Pheasant Hill Farm, we cut the sunflowers as the first rays
open, especially if there seems to be a problem with beetle
damage, and keep the sunflowers in the cooler. If you miss
a few flowers with a hole or two (not impossibly chewed flowers)
give the flowers away to kids at the farmers’ market.
They’ll be thrilled. So will Mom.
The garden workhorse isn’t usually bothered by insects
or pests. We often find those nasty, big spiders making fascinating
webs between them here and there. Actually they’re Orb-web
spiders, yellow and black argiope, and they are working for
you, so work around them. Japanese beetles can sometimes hit
zinnias, Gill says.
KARMA DAHLIA --
I recommend these highly (see
previous column on Karmas). Bogash loves them. Gill says
in some areas, people have problems with grasshoppers (especially
if there are high grasses or fields are nearby), cucumber
beetle, and leafhopper.
Others mentioned include Celosia (especially wheat), Ageratum,
Statice and Salvia leucantha which have very few insect problems,
Gill says. Gill also recommends Liatris, Sedum (Autumn Beauty),
Tuberose, Phlox paniculata and Lisianthus as of little interest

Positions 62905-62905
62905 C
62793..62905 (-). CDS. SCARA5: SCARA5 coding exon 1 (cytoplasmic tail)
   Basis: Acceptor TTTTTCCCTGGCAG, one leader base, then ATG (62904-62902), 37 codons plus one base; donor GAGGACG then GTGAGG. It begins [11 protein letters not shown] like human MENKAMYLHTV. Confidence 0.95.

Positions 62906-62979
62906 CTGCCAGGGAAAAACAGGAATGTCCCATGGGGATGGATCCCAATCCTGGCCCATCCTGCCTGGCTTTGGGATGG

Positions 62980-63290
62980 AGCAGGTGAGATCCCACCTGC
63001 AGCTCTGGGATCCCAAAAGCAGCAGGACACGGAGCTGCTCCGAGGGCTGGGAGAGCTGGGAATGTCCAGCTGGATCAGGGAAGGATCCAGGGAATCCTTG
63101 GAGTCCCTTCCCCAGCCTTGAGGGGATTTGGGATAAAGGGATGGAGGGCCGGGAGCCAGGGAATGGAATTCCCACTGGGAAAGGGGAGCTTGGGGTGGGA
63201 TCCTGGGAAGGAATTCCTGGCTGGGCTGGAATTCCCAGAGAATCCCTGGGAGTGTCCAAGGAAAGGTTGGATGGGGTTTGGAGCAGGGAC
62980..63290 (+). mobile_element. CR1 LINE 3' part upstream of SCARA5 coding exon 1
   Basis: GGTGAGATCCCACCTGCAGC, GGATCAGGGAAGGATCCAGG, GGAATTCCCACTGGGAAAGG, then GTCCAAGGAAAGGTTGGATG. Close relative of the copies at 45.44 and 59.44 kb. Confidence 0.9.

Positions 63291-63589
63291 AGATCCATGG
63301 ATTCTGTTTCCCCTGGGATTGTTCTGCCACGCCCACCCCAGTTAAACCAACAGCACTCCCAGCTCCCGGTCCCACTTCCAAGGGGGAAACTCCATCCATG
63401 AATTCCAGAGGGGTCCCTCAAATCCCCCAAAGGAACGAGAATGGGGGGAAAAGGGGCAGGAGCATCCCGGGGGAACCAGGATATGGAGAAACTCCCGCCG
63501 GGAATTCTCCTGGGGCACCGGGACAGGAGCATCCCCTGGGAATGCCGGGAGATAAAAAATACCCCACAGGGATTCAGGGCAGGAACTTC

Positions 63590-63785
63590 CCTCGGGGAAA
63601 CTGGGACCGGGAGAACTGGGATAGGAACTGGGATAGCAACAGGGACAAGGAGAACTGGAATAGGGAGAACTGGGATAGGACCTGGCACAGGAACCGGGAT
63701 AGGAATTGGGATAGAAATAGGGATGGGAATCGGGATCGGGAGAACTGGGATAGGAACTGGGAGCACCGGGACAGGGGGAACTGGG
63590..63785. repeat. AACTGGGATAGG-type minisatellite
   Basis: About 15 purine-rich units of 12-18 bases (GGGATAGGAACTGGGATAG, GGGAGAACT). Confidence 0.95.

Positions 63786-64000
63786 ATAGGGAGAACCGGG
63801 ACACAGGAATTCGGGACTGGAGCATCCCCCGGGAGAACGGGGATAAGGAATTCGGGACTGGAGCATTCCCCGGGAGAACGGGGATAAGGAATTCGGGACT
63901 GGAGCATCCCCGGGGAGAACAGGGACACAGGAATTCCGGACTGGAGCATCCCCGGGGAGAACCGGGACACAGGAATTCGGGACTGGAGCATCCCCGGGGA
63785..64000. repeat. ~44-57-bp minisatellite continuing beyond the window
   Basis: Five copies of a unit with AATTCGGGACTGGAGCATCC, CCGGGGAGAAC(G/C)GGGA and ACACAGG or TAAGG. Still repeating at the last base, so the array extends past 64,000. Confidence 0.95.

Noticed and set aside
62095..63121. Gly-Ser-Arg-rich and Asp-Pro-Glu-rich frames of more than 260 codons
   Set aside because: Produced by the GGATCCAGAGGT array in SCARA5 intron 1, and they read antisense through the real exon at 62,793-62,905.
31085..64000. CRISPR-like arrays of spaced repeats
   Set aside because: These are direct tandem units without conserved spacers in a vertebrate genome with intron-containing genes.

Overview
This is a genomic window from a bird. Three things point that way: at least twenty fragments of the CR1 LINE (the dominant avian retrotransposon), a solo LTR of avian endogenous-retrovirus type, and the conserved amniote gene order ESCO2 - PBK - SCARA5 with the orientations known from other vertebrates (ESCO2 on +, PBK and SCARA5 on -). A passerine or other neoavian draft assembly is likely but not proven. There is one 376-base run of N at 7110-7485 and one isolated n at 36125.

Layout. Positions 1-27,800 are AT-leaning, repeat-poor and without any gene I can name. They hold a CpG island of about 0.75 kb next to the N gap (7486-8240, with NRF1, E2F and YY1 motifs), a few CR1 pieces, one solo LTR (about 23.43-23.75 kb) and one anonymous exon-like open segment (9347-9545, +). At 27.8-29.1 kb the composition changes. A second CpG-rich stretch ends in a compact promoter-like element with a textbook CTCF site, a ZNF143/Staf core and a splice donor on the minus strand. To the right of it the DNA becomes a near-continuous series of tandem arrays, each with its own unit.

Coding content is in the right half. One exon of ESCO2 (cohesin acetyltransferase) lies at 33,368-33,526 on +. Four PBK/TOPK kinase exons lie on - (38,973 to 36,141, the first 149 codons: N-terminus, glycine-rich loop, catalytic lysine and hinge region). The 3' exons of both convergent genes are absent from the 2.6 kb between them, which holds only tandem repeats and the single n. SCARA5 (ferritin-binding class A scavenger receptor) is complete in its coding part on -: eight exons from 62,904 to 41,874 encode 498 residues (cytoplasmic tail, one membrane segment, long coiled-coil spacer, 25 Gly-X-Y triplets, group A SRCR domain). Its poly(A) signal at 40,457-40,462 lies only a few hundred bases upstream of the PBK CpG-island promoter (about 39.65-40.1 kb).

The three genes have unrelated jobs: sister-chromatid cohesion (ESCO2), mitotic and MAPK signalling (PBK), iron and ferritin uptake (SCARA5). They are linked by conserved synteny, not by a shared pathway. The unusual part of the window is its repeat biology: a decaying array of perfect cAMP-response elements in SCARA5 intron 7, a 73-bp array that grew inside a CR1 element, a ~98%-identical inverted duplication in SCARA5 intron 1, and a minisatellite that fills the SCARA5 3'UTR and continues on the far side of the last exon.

to insect pests (but bear in mind lissies are hard to start).
Trachelium caeruleum, lavender to dark blue flowers borne
in panicles at the end of the stem, are also relatively pest
free, he says.
What Are the Biggest Problems for Flowers?
Insects that can be a problem for flowers include aphids,
thrips, spider mites, leafhoppers, beetles and caterpillars,
says Bogash. “They can often be controlled with natural
parasites and predators.” While beneficial insects can
be bought from biological control companies and through many
catalogs, the alluring descriptions can be daunting. Both
Gill and Bogash say beneficials work better in a greenhouse
setting. In fact, Bogash says in a closed system, beneficials
work very well. In tunnels, they can be competitive. “Large
predators, lacewings, ladybugs don’t like being around
each other. Maintaining sanctuaries, giving them a place to
go, helps.” For beneficials, various catalogs and websites
tell you how many you will need, when to release and what
to expect, including IPM Laboratories, Inc., www.ipmlabs.com.
The Association of Natural Bio-control Producers web lists
distributors in the U.S. at www.anbp.org.
Another resource for the flower grower fighting insect pests
is the sticky trap, yellow or blue cards (available at many
nursery centers and through many seed and greenhouse catalogs)
with a brightly colored surface coated on both sides with
a special sticky, non-drying glue. These traps will catch
many insects and can help you with monitoring them. Unfortunately,
they’ll also trap beneficial insects. They’re
especially useful in the greenhouse environment.